As a brand new restaurant with no established clientele, marketing has been another area of ​​concern throughout the pandemic – it was addressed by hiring a marketing company that specializes in promoting restaurants and using the reach of apps from popular food delivery to alleviate the loss of pedestrian traffic in the neighborhood.

Although Nolan says the delivery apps were “instrumental” in attracting customers and promoting the new restaurant, their fees, which he said were around 30% of gross revenue, were high.

Photo: Steve KossStill, Bash was able to turn a profit earlier this year (Nolan says they’re now bringing in about three times as much business as in 2020), and even landed top-tier restaurant clients over the summer. , including several local and visiting professional teams. when the sport returned.

Despite their success, Myers and Nolan admit there are still challenges in the midst of an ongoing pandemic. Like many of their fellow local restaurateurs, they have also experienced delivery delays and had to contend with ever increasing ingredient costs in recent months.

“Every day is the ‘big unknown’ at this point,” Myers says. “All I can do is compare it to where we were last winter. “

Yanni Dionisopoulos has witnessed a decline in the number of customers at Woodbridge Pub, thanks to remote and virtual working trends. Photo: Nick Hagen.

Defend an inheritance

One block to Woodbridge Pub, a popular hotspot for neighborhood residents and Wayne State University students, co-owner Yanni Dionisopoulos struggled to set new hours of operation last year as the college and offices in proximity were going virtual, draining the restaurant’s normally busy lunch hours – a trend that continued into this fall.

Since reopening last summer, the Woodbridge Pub remained open for dinner only, with revenues down 30-40% from pre-pandemic levels.

“When the school is in person, fully, we will reconsider [opening for lunch]Dionisopoulos says, explaining that the daylight hours are still not busy enough to bring in what he describes as an already overloaded staff of six, compared to the usual 12.

“We only have a handful of employees since our reopening. We were very lucky that they stayed and helped even during the long hours, ”he says.

Like other local restaurateurs, Dionisopoulos says supply chain issues and product shortages have compounded his challenges this year, with prices for ingredients and supplies nearly quadrupling pre-pandemic costs – an issue to which Dioisopoulos has also been confronted with the other restaurants he operates in the city. , prompting him to remove certain items from the menu.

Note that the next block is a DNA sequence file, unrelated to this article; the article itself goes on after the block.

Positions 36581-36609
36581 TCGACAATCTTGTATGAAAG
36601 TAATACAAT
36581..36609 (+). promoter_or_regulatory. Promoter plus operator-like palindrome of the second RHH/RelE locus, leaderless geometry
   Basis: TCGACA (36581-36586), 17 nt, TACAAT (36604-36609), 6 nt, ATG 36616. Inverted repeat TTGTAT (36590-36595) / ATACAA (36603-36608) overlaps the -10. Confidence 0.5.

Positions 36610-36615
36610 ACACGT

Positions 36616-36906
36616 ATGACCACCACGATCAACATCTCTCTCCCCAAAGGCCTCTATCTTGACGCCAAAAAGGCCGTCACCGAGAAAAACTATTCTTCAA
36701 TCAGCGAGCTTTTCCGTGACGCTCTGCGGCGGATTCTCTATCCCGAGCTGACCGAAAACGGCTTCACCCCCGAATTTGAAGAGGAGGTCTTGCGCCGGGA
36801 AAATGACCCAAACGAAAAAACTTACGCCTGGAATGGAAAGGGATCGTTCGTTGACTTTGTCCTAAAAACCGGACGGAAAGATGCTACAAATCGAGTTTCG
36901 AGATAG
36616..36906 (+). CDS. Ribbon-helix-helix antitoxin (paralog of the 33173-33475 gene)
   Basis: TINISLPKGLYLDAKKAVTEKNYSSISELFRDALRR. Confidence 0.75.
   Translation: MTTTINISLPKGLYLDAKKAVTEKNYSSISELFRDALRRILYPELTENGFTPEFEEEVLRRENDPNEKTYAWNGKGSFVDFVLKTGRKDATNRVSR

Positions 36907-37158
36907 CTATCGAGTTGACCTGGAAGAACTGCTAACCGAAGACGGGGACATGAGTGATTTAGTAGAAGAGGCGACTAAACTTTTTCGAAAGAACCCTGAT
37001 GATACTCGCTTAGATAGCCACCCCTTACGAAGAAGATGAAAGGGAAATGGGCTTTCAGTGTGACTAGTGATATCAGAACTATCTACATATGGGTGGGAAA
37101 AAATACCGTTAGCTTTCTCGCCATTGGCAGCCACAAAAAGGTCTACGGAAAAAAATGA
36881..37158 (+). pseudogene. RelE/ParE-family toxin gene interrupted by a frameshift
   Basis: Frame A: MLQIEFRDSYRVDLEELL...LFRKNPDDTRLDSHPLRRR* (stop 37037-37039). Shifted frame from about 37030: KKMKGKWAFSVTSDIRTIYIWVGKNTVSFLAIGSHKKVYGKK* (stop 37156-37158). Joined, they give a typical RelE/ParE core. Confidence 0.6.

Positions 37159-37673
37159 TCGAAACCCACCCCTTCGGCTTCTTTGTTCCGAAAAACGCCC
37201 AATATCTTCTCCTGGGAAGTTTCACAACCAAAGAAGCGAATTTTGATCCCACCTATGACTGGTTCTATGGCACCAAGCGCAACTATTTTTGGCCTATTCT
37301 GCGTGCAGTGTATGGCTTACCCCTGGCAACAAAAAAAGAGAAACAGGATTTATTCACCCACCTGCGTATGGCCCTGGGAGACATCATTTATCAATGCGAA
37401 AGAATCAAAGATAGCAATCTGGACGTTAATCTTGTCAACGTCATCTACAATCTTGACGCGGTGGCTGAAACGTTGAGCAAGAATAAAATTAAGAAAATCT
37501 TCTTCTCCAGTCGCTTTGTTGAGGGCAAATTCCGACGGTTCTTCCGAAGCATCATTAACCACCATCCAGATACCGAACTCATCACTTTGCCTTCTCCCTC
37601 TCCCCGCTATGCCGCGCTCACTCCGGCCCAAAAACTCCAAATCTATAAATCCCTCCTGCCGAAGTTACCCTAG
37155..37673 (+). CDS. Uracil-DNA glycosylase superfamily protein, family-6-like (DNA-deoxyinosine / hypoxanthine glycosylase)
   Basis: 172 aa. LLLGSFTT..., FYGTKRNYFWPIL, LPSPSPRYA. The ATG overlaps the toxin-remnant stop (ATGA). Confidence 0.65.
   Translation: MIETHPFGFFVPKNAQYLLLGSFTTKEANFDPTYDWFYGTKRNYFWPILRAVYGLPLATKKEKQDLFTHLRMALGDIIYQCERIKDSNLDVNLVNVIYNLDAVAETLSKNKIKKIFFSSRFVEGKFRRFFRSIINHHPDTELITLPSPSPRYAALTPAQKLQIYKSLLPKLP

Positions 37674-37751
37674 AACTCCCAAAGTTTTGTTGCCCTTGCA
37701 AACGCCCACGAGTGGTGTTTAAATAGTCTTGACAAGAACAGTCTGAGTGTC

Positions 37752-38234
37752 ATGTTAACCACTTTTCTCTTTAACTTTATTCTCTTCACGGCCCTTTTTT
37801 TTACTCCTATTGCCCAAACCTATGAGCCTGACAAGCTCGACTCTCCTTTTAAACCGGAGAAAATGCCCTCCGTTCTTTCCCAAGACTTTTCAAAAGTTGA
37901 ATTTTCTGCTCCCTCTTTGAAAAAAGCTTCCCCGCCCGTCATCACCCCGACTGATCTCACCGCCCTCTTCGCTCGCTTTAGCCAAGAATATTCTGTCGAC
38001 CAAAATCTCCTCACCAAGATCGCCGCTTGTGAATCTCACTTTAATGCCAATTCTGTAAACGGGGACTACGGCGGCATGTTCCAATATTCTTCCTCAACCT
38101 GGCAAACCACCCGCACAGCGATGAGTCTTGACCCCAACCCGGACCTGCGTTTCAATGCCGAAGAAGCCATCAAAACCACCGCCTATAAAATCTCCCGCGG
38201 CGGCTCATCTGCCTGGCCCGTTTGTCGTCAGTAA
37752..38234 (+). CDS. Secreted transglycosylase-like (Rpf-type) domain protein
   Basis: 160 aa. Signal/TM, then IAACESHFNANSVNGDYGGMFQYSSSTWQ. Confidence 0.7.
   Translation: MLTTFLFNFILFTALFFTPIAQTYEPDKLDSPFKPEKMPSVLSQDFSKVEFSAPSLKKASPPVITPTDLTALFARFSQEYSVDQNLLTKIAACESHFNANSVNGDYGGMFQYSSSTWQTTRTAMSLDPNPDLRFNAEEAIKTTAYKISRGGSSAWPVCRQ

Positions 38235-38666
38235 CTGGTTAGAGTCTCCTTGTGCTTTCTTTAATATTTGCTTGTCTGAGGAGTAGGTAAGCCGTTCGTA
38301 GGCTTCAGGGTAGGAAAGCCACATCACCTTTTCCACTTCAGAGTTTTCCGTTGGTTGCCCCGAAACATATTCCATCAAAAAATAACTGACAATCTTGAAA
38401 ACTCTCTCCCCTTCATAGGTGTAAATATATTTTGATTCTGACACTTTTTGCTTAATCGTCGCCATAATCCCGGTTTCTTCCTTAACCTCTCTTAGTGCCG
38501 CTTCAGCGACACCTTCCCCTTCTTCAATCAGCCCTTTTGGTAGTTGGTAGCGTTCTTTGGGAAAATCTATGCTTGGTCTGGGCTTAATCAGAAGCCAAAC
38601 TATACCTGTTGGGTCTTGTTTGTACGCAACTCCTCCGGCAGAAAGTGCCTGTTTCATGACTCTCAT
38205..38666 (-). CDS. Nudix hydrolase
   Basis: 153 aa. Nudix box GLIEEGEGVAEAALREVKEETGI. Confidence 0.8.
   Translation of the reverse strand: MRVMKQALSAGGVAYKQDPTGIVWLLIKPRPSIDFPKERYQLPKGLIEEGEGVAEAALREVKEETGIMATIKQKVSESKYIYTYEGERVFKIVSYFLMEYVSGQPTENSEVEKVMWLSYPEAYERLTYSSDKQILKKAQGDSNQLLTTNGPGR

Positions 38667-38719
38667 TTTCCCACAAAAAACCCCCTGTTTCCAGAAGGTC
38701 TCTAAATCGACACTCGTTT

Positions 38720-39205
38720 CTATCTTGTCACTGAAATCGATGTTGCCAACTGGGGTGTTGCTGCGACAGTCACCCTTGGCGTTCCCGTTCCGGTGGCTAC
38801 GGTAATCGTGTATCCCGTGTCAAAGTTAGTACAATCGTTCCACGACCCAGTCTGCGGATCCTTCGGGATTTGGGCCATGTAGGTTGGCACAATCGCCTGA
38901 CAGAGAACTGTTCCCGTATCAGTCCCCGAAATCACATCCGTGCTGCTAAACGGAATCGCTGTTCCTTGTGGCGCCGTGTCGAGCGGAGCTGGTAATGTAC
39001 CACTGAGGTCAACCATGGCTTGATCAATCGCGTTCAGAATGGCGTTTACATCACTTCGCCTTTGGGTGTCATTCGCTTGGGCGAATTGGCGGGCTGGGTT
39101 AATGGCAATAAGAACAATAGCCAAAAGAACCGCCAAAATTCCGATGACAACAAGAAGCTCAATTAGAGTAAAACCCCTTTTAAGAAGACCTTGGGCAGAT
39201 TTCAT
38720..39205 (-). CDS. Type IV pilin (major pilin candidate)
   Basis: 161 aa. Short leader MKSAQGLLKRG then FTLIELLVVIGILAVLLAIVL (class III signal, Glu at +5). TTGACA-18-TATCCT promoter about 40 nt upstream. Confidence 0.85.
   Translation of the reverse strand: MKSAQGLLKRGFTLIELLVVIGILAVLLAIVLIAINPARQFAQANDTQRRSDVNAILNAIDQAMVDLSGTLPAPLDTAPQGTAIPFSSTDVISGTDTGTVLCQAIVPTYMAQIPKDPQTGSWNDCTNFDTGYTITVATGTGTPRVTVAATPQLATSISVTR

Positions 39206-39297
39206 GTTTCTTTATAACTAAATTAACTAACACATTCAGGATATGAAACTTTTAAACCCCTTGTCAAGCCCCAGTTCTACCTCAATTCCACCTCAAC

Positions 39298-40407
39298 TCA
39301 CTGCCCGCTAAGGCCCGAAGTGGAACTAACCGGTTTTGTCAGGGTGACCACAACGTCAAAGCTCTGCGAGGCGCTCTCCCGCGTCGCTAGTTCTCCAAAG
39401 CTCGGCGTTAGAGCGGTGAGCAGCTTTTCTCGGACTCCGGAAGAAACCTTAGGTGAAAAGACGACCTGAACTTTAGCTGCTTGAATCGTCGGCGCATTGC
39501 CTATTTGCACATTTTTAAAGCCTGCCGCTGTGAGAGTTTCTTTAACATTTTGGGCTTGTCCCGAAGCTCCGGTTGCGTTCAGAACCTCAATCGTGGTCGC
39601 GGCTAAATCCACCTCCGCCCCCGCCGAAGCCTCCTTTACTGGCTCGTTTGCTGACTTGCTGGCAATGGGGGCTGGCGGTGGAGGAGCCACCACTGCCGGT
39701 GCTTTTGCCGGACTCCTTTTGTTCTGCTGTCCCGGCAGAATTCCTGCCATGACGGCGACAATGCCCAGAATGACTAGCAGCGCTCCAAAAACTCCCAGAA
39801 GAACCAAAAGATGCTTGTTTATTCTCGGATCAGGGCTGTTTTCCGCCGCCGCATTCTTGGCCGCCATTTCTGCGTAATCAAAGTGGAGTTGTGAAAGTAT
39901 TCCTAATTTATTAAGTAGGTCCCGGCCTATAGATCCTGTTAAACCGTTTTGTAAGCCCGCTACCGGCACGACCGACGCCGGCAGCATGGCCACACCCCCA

“It’s definitely a challenge. It’s very overwhelming and very frustrating because we’ve been in the business for over 21 years and found ourselves in a new standard where it’s not as sustainable, ”Dionisopoulos said. “It costs you dearly when you have to raise your prices on something that was very cheap before COVID. “

In Greektown, Dionisopoulos is also co-owner of the Golden Fleece (the oldest restaurant in the area was originally opened by his father and uncle in April 1970), Exodus Lounge, and Bakalikon, a Greek market in which he and his partner started working just before the pandemic. As a Greek-American whose family business has operated there for more than 50 years, Dionisopoulos says the market was part of an effort to preserve Greektown’s authentic Greek culture and heritage – something that, he says could be lost over time as businesses struggle.

“One of the reasons we continued [market] was for foot traffic, ”Dionisopoulos said, noting that visitors to the typically touristy district have declined over the past two years as casinos, sports, concerts and other events normally draw crowds, as well as visitors from Canada. , were all choked by the virus. As a result, activity was lower than initially expected.

At Golden Fleece, lunch has returned with a bang, although Dionisopoulos says dinner remained unpredictable after returning to food service last year, with unusually late spikes and sometimes erratic weekends.

Amid the uncertainty, Dionisopoulos remains hesitant to set expectations as he prepares for the coming winter, although he is grateful for the support he has received from his loyal customers throughout the pandemic. .

“I’ll be completely honest – I don’t have high expectations right now. I’m just grateful to be here, ”Dionisopoulos says. “We’re still in business and still open and able to make ends meet, even without making a profit. But we can only tolerate this for such a long time, so we expect a better spring and a better summer next year.

Photo: Steve Koss.


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Richard Dement

The author Richard Dement